The Joy of Slavery to God comes from knowing Jesus as the Messiah. (Cf. Phil. 1:1)
“Paul and Timothy,
bondservants of Christ Jesus, …”
Paul and Timothy describe themselves as Slaves of Christ Jesus. The name “Christ Jesus” inverts the typical way of talking about Jesus. Instead of Jesus Christ, the apostle writes Christ Jesus. It is as if he wants us to understand that a driving force in his life is the fact that he knows Jesus is the anointed one promised to Hebrew people throughout the 39 books of the Old Testament. He is more than willing to be known as the slave of the promised Messiah of the world.
That’s why he is not ashamed to describe himself as Douloi Christou, (Slave of Christ.) Now for Greeks, which is who the letter is addressed to, being called a slave was no compliment. The Greeks, like most Americans, had a strong aversion to bondage. For a Greek, like most Americans, personal freedom meant personal dignity. The more freedom one person had, the more status and dignity it was thought that they possessed.
Our’s is a culture that is taking that idea to absurd levels, especially post-baby-boomers. If you are under 32, my generation has bequeathed to you a terrible legacy. You are being fed a lie, every day, every hour by magazines, TV, popular films, radio, politicians and even, many of our schools, even, if we are honest, some parents and churches. And the message that is coming across loud and clear is . . .
Life is about expressing your unique individuality.
Anything that hinders that expression is bad, restrictive, antiquated, wicked, prudish, old fashioned, unprogressive and destructive.
The problem is, life is not about self-expression, it is about bringing glory to our Creator. I don’t expect non-Christians to understand that or live that way. But that is what the Bible says life is supposed to be all about. And that is something that Christians ought to know and live by. The trouble is, most Christians I know, seem to be more interested in self-expression than Christ-expression.
God gave you the body, the talents, the education, and the opportunities he has given to you not for self-expression but for the purpose of bringing greater glory to Him. He wants you to express Christ, not you. He wants me to express Christ, not me. He calls us to be Christ-ones in our world. He calls us to live a radically different kind of life. Jesus never took a “selfie.” I don’t think he ever would have either. Neither would Paul. Paul calls his life, the life he lives, the life of a bond-servant, a slave.
The word that is used is the word that denotes a compulsory and restrictive service. In other words, the person described as a slave is a person who is under compulsion to work for his master and is restricted to work for his master. For Paul however, whenever he used the term, he is describing a freely given service that has become for him a compulsion of love based on the love God has already expressed in Christ.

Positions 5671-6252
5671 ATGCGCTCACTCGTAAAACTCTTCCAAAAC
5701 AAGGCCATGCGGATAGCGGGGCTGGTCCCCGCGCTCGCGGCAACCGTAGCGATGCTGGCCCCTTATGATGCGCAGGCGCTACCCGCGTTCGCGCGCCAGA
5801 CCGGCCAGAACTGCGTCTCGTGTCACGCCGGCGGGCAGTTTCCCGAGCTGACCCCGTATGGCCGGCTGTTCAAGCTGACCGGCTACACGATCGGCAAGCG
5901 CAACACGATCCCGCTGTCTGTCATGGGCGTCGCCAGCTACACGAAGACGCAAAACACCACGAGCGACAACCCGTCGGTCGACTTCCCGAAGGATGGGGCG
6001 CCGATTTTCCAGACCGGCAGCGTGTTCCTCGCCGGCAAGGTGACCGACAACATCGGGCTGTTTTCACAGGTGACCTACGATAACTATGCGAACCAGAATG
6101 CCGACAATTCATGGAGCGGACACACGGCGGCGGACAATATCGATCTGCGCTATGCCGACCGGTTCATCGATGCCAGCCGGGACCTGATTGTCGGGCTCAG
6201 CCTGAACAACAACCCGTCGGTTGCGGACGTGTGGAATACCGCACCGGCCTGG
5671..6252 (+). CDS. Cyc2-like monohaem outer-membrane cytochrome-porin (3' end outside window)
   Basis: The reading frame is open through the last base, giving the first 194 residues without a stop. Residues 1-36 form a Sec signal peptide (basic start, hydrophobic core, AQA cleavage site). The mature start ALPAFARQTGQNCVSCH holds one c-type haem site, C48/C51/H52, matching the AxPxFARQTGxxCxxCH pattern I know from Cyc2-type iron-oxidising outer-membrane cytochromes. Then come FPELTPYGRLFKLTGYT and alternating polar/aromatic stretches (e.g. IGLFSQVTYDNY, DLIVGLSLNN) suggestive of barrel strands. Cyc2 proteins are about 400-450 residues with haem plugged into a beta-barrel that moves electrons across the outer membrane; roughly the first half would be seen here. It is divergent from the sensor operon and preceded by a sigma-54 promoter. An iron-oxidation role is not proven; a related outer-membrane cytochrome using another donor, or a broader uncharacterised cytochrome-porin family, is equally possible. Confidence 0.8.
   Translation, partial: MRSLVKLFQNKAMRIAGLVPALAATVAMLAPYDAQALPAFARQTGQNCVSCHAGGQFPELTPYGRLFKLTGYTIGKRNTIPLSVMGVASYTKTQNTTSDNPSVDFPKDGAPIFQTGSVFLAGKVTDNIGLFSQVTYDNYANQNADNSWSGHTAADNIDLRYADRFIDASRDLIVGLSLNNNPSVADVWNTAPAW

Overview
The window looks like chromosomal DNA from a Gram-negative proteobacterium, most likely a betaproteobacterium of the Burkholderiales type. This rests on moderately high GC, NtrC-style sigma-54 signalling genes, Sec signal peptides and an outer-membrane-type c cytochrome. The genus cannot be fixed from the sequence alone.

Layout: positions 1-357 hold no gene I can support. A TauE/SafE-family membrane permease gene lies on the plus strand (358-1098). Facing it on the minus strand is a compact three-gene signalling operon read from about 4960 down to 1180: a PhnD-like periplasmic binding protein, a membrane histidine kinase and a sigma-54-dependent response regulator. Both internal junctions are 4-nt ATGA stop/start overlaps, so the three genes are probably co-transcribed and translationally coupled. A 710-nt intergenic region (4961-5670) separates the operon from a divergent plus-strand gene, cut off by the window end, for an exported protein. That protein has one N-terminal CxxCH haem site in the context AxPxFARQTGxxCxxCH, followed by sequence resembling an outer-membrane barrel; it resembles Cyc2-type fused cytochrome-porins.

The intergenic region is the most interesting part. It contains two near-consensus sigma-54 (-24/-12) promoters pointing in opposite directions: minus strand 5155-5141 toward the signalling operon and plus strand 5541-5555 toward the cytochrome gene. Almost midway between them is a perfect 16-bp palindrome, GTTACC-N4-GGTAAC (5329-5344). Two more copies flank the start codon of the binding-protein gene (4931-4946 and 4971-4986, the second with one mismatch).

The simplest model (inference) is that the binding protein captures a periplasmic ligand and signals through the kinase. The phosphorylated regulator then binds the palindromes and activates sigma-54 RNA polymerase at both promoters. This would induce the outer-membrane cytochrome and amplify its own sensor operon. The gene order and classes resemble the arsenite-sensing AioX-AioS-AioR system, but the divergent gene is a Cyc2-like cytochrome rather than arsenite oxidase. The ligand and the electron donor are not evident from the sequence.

He designates himself a slave because of a relationship to his Lord that is based on the protection and guidance of God and the responding love of the servant who knows he belongs to God. You see Paul knows that he has been purchased by God, by Christ, by the blood of Christ and that his life is now God’s. This is why Paul writes the following to another group of Christians in another Roman city, Corinth:
18 Flee immorality. Every other sin that a man commits is outside the body, but the immoral man sins against his own body. 19 Or do you not know that your body is a temple of the Holy Spirit who is in you, whom you have from God, and that you are not your own? 20 For you have been bought with a price: therefore glorify God in your body.
Because he knows that he belongs to Christ Jesus, Messiah Jesus. He knows he belongs to the one who was promised and who is now resurrected from the dead after completing His mission of paying for yours and my sins. A Christian enjoys, yes enjoys, the fact that he is a slave to God.
He knows that a slave to God is an awesome instrument in the hand of God. He knows that his life is more than just showing up. He knows that his life has a purpose. He knows that there is substance to his life.
Paul and Timothy knew that they were instruments in the hands of God because they knew that they belonged to Jesus and that Jesus was the Messiah.
Do you know Jesus as the Messiah? Do you know that you belong to Him? Do you know that your sins are forgiven, all of them, past, present, and future—not on the basis of any merit or goodness in you, but on the basis of the death and shed blood of Christ in substitution for your death and separation from God forever? And now he, the Messiah, sends us on a mission to tell the world of his love and forgiveness.
If the greatest mind in the universe sends you on a mission,
how can it fail to be an adventure?
Men and women, if you don’t think that way, you have only added Jesus to your worldview. You haven’t allowed him to transform it. Let me put it in stronger terms. If you don’t think that way, you have a warped, sub-biblical, uninspiring and ultimately, unfulfilling view of God.
The point of discipleship is to destroy that view and replace it with a true, biblical, inspiring and fulfilling view of the Living Christ who can and will transform us into new creatures in Christ.